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Woman in viral MBS video charged with not wearing face mask outside court, breaching stay-home notice

SINGAPORE — A 53-year-old woman who gained notoriety for refusing to wear a face mask at Marina Bay Sands (MBS) returned to court on Tuesday (May 25) to face six new criminal charges, including failing to have a mask on outside the State Courts on Monday.

Woman in viral MBS video charged with not wearing face mask outside court, breaching stay-home notice

Phoon Chiu Yoke arriving at the State Courts on May 24, 2021.

  • Phoon Chiu Yoke returned to Singapore from Scotland on June 28, 2020
  • The 53-year-old Singaporean was placed on stay-home notice in a hotel but left without a mask
  • She arrived at court on Monday not wearing a mask and put one on only after being told to do so by a security guard
  • In court on Tuesday, she claimed she had been unaware of the requirement to wear a mask
  • She has been remanded at the Institute of Mental Health for assessment

 

SINGAPORE — A 53-year-old woman who gained notoriety for refusing to wear a face mask at Marina Bay Sands (MBS) returned to court on Tuesday (May 25) to face six new criminal charges, including failing to have a mask on outside the State Courts on Monday.

Phoon Chiu Yoke had turned up at court not wearing a mask on Monday for what was meant to be the first day of a trial. When prompted by a security guard, she put one on before entering the court building.

She was set to contest a single charge of failing to wear a mask at all times at Newton Hawker Centre on May 8 last year. However, the trial was adjourned pending further investigations into more alleged offences.

She was then photographed taking her mask off and smiling at photographers after leaving the State Courts building.

The police later arrested her on Tuesday.

She appeared in court through a video-link from the Central Police Division, with her blue disposable mask covering only her mouth and not her nose.

District Judge Adam Nakhoda ordered her to be remanded at the Institute of Mental Health for two weeks for psychiatric assessment.

Before that, she asked to be released on bail and placed on a two-week stay-home notice, saying she was an “ex-naval officer” and had “good conduct for the rest of my history”.

“I am not familiar with this new legislation that requires me to wear a mask in public,” she added.

“I returned from Scotland from holiday for six to seven weeks and I have never heard of this regulation to put on a mask… I have never read any information required to wear a mask and that’s why I didn’t do so.

“For the more recent cases, I was still not aware of these Covid-19 regulations until I was informed on May 15 (at MBS).”

She added that she tried to abide by the regulations but found it “very abnormal”, claiming that she then sometimes forgot to take a mask with her or put it on.

“I’d like to state that none of these breaches were done intentionally. I have very little information about these regulations and I’ve never seen any campaign or advertisement that asks their citizens to wear a mask,” she told the court.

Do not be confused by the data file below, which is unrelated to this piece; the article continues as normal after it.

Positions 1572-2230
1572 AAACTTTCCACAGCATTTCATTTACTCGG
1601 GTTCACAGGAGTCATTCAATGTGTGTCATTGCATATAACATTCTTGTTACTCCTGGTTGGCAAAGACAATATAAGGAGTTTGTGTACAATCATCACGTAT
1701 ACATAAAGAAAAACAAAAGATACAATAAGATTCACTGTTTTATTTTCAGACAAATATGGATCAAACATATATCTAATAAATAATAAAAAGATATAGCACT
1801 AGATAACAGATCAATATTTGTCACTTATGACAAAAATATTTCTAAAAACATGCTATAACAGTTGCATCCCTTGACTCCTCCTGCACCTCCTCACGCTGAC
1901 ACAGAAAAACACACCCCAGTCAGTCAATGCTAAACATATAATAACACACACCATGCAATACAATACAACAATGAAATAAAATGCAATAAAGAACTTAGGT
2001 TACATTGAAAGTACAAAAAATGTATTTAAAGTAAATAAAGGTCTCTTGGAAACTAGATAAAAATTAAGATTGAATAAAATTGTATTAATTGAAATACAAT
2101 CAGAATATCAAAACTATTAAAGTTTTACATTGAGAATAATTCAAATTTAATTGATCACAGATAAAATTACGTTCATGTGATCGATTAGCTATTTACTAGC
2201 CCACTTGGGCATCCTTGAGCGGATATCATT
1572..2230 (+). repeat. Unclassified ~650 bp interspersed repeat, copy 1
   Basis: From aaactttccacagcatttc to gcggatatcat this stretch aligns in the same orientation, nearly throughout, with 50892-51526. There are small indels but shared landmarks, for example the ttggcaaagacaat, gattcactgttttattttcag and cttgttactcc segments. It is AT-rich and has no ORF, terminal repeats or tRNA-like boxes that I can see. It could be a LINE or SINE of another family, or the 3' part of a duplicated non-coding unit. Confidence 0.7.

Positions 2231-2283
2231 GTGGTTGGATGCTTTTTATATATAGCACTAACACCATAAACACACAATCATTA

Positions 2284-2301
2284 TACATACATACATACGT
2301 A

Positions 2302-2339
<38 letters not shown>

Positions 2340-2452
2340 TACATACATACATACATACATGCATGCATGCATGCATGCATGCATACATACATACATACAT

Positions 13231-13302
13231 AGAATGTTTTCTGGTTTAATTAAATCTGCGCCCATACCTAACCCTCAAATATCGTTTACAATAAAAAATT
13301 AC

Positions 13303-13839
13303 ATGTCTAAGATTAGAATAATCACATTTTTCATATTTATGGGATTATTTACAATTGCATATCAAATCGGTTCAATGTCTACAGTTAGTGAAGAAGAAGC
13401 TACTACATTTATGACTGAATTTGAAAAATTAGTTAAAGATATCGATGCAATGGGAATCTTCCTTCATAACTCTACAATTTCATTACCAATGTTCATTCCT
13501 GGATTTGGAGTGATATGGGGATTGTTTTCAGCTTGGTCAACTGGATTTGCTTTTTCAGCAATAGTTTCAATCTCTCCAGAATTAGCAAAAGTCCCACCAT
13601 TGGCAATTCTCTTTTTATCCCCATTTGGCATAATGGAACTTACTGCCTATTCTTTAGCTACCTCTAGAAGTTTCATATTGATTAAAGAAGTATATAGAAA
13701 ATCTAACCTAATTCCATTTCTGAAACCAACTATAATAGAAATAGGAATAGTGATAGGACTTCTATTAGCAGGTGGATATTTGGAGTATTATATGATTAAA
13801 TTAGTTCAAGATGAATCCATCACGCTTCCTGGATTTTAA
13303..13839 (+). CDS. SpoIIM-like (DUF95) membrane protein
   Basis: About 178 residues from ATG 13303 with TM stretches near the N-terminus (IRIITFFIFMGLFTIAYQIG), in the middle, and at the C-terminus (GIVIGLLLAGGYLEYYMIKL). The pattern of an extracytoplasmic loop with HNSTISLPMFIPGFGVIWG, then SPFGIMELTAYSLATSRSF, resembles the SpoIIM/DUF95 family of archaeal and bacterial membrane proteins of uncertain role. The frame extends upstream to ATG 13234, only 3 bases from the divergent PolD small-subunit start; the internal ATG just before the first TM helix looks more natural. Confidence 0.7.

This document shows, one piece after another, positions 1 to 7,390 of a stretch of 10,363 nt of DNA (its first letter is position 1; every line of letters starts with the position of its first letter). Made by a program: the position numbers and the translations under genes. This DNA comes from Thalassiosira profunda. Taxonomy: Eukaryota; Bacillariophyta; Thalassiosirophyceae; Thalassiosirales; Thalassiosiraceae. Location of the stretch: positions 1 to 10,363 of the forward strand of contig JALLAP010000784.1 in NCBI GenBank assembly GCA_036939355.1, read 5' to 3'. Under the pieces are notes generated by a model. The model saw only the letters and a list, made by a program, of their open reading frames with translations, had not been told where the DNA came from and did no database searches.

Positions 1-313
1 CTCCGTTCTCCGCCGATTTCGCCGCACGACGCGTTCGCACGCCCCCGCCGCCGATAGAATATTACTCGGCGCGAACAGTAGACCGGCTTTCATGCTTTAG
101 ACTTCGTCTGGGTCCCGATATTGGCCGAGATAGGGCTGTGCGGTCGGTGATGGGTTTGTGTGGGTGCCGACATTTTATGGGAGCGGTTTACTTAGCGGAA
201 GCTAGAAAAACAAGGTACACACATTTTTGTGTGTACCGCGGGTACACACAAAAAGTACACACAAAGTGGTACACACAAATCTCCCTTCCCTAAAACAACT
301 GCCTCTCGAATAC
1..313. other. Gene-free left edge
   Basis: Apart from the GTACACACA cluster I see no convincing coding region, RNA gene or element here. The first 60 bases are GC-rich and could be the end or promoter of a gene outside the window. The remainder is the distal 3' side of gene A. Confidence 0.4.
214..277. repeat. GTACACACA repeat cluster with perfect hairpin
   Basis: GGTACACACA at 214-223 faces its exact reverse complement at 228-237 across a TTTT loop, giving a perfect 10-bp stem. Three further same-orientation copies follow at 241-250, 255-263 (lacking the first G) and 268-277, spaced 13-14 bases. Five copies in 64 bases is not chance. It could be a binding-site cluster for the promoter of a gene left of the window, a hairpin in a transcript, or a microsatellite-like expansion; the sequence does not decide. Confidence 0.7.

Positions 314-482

After the judge rejected her arguments, she asked for an “exemption” from the IMH remand.

She will return to court on June 8.

Her new charges comprise five counts of failing to wear a mask on separate occasions, and one under the Infectious Diseases Act of exposing others to the risk of infection by violating her stay-home notice when she returned from the United Kingdom.

The Singaporean came back here from the UK on June 28, the police and the Immigration and Checkpoints Authority (ICA) said in a press release.

She had allegedly left her MBS hotel room during the stay-home notice period — June 28 to July 12 last year — on several occasions while not wearing a mask, they added.

She was further charged with failing to wear a mask at these locations:

  • At Clarke Quay Central shopping mall along Eu Tong Sen Street on Dec 2 last year

  • At MBS mall on May 15

  • At Bras Basah Complex along Bain Street on May 18

  • Outside the State Courts on May 24

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If convicted under Covid-19 laws, Phoon could be jailed for up to six months or fined up to S$10,000, or both, for each charge.

The authorities said that investigations are ongoing and that the police had interviewed her on May 15 over the MBS incident, but she reoffended.

Phoon first made headlines when video clips of what appeared to be the purported incidents began circulating on social media and messaging applications.

In a video taken at MBS, Phoon can be heard questioning a safe distancing ambassador: "If you have no badge, why are you asking me to do something? Who are you representing?"

Phoon had allegedly entered the mall without wearing a mask despite repeated advice from the safe distancing ambassador to do so.

“Members of the public are advised to take the prevailing safe distancing measures seriously. Safe distancing ambassadors and enforcement officers have been working hard to keep our community safe,” the police and ICA said.

Related topics

safe distancing face mask MBS Covid-19 court

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